Eliminating Protein in Specific Brain Cells Blocks Nicotine Reward
Animal study suggests a common process for both the pleasurable and anxiety-reducing effects of nicotine
Washington, DC — Removing a protein from cells located in the brain’s reward center blocks the anxiety-reducing and rewarding effects of nicotine, according to a new animal study in the July 27 issue of The Journal of Neuroscience. The findings may help researchers better understand how nicotine affects the brain.
Nicotine works by binding to proteins called nicotinic receptors on the surface of brain cells. In the new study, researchers led by Tresa McGranahan, Stephen Heinemann, PhD, and T. K. Booker, PhD, of the Salk Institute for Biological Studies, found that removing a specific type of nicotinic receptor from brain cells that produce dopamine — a chemical released in response to reward — makes mice less likely to seek out nicotine. The mice also did not show reductions in anxiety-like behaviors normally seen after nicotine treatment. Smokers commonly report anxiety relief as a key factor in continued smoking or relapse.
"These findings show that the rewarding and anxiety-reducing properties of nicotine, thought to play a key role in the development of tobacco addiction, are related to actions at a single set of brain cells," said Paul Kenny, PhD, an expert on drug addiction at Scripps Research Institute, who was unaffiliated with the study.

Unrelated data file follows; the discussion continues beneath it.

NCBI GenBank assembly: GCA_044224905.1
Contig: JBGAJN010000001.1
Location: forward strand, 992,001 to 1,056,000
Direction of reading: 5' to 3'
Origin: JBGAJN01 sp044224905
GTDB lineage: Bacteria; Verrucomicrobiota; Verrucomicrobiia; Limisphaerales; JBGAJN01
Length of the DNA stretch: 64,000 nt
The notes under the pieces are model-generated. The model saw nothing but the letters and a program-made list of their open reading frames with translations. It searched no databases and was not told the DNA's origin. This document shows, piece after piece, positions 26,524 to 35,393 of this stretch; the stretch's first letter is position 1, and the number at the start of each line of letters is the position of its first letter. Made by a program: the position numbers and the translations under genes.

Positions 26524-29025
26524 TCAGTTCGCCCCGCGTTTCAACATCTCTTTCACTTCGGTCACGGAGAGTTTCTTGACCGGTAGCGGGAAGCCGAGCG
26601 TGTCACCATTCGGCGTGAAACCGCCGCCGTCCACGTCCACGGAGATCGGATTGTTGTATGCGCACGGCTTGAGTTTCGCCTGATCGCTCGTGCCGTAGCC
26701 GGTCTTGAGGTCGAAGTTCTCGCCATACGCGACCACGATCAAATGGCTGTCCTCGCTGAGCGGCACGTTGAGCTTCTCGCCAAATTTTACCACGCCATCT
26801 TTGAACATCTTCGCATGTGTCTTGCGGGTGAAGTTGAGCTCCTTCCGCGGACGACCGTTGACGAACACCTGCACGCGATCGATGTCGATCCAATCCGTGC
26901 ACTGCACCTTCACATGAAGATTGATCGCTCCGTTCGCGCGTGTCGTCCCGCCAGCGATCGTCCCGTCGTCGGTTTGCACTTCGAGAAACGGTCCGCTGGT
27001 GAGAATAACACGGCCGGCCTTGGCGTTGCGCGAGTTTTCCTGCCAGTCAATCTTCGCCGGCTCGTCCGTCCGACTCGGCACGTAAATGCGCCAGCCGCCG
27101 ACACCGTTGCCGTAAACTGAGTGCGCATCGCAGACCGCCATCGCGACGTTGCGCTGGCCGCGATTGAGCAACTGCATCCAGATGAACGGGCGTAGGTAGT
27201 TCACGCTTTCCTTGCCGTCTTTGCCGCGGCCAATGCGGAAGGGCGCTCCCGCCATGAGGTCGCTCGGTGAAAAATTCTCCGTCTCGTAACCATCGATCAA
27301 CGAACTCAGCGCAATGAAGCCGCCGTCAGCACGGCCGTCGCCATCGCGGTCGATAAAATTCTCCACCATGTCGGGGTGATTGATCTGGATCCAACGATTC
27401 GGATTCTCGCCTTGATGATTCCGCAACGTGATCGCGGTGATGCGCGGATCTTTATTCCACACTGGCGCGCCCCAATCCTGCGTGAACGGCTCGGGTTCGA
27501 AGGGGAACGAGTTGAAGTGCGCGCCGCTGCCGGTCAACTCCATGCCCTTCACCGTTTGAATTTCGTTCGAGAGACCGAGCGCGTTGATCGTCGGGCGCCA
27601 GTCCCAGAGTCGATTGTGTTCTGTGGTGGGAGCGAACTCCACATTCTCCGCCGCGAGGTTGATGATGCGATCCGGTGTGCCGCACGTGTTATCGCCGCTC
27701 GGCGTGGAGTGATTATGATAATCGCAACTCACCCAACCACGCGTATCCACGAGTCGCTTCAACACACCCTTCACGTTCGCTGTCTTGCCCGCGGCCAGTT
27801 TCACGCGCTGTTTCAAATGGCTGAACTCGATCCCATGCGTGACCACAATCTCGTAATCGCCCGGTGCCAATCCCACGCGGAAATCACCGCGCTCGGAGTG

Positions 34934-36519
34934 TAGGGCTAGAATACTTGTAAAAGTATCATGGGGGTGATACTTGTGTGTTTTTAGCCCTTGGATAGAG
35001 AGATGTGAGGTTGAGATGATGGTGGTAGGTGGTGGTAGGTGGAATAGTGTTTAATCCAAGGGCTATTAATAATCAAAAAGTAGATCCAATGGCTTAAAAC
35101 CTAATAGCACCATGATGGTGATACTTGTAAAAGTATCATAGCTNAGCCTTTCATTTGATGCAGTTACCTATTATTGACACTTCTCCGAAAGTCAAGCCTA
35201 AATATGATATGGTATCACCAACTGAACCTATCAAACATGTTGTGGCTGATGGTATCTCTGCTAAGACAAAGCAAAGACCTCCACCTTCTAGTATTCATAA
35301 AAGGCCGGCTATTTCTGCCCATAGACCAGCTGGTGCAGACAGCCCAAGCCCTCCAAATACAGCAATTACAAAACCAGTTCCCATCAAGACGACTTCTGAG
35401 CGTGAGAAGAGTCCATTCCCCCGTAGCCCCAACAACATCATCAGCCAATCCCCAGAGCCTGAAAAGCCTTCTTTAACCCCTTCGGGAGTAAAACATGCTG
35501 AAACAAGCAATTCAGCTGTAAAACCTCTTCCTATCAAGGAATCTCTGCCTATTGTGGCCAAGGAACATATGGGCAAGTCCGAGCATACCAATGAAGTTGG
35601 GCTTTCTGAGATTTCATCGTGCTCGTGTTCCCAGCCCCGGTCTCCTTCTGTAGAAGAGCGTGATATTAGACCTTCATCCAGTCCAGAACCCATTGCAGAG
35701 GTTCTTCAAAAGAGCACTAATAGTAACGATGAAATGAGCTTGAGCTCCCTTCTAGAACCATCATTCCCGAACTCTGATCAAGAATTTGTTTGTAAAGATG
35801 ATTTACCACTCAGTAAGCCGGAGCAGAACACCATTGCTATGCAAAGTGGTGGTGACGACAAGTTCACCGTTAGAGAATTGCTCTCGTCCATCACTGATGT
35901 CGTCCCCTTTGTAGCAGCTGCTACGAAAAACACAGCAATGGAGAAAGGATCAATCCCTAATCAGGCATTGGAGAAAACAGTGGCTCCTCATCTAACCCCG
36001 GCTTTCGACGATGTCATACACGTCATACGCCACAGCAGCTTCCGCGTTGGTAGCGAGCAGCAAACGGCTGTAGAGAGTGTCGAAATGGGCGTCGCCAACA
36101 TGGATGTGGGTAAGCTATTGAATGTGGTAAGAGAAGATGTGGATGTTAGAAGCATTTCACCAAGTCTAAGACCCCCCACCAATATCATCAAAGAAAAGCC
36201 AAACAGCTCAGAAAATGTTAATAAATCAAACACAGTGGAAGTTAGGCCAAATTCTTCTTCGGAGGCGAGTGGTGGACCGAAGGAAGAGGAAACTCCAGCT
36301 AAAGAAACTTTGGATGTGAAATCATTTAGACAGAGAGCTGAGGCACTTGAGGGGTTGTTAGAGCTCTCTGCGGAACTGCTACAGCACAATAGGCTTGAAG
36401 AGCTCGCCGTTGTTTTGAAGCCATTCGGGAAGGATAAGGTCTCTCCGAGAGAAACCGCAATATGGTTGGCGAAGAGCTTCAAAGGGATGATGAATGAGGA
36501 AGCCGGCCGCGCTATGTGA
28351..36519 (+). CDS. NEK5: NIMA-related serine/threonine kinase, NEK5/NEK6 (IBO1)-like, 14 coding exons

Previous studies showed blocking the alpha4 nicotinic receptor within the ventral tegmental area (VTA) — a brain region important in motivation, emotion, and addiction — decreases the rewarding properties of nicotine. Because alpha4 receptors are present on several cell types in the VTA, it was unclear how nicotine produced pleasurable feelings.
To zero in on the circuit important in the brain’s response to nicotine, researchers developed mice with a mutation that left them unable to produce the alpha4 receptor, but only on dopamine brain cells. Mice lacking alpha4 receptors in these cells spent less time looking to obtain nicotine compared with normal mice, suggesting the alpha4 receptors are required for the rewarding effects of nicotine. Nicotine also failed to reduce anxiety-like behaviors in the mutant mice, as it normally does in healthy mice.
"Identification of the type of nicotinic receptors necessary for two key features of nicotine addiction — reward and anxiety — may help us better understand the pathway that leads to nicotine dependence, and potential treatment for the one billion cigarette smokers worldwide," McGranahan said. Diseases from tobacco use remain a major killer throughout the world, causing more than 5 million deaths per year.
The findings could guide researchers to a better understanding of the mechanisms of tobacco addiction and assist in the development of new drugs to treat tobacco addiction and provide relief from anxiety disorders, Kenny added.
The research was supported by the National Institute of Neurological Disorders and Stroke, the National Institute on Alcohol Abuse and Alcoholism, and the National Institute on Drug Abuse.
The Journal of Neuroscience is published by the Society for Neuroscience, an organization of more than 40,000 basic scientists and clinicians who study the brain and nervous system. McGranahan can be reached at firstname.lastname@example.org. More information on the science of addiction can be found in the Society's Brain Briefings and Research & Discoveries publications.